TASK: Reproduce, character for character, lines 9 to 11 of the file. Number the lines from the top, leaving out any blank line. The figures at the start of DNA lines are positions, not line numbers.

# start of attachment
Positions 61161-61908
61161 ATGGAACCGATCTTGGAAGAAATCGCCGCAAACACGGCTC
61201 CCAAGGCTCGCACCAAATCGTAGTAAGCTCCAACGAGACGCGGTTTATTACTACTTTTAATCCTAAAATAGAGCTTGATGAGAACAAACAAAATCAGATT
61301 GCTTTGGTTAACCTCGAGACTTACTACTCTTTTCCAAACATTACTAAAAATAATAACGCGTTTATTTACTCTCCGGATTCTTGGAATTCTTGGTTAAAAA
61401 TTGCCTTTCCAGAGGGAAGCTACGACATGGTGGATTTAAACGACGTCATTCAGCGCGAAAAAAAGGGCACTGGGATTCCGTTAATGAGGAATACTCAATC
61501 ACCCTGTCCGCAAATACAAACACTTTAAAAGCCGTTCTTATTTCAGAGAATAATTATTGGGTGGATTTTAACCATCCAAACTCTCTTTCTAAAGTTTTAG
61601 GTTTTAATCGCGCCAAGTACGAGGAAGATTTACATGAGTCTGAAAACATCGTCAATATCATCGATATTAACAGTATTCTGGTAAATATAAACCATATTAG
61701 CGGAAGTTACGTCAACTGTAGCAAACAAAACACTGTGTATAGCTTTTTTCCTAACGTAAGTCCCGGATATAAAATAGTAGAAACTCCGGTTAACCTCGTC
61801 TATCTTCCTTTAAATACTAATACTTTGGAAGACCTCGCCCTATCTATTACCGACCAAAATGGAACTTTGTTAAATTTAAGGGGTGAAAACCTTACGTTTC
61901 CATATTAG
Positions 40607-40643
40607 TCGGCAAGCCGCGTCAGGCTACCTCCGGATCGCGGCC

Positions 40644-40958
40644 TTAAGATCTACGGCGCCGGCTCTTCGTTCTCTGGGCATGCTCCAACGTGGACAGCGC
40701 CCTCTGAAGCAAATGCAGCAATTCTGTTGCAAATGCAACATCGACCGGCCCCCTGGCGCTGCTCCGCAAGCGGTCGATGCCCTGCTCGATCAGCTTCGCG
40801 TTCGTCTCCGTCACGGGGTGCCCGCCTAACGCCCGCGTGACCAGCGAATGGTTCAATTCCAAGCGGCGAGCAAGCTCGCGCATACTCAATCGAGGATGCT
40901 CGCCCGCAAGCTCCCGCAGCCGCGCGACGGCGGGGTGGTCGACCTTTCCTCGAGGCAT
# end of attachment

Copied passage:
61801 TATCTTCCTTTAAATACTAATACTTTGGAAGACCTCGCCCTATCTATTACCGACCAAAATGGAACTTTGTTAAATTTAAGGGGTGAAAACCTTACGTTTC
61901 CATATTAG
Positions 40607-40643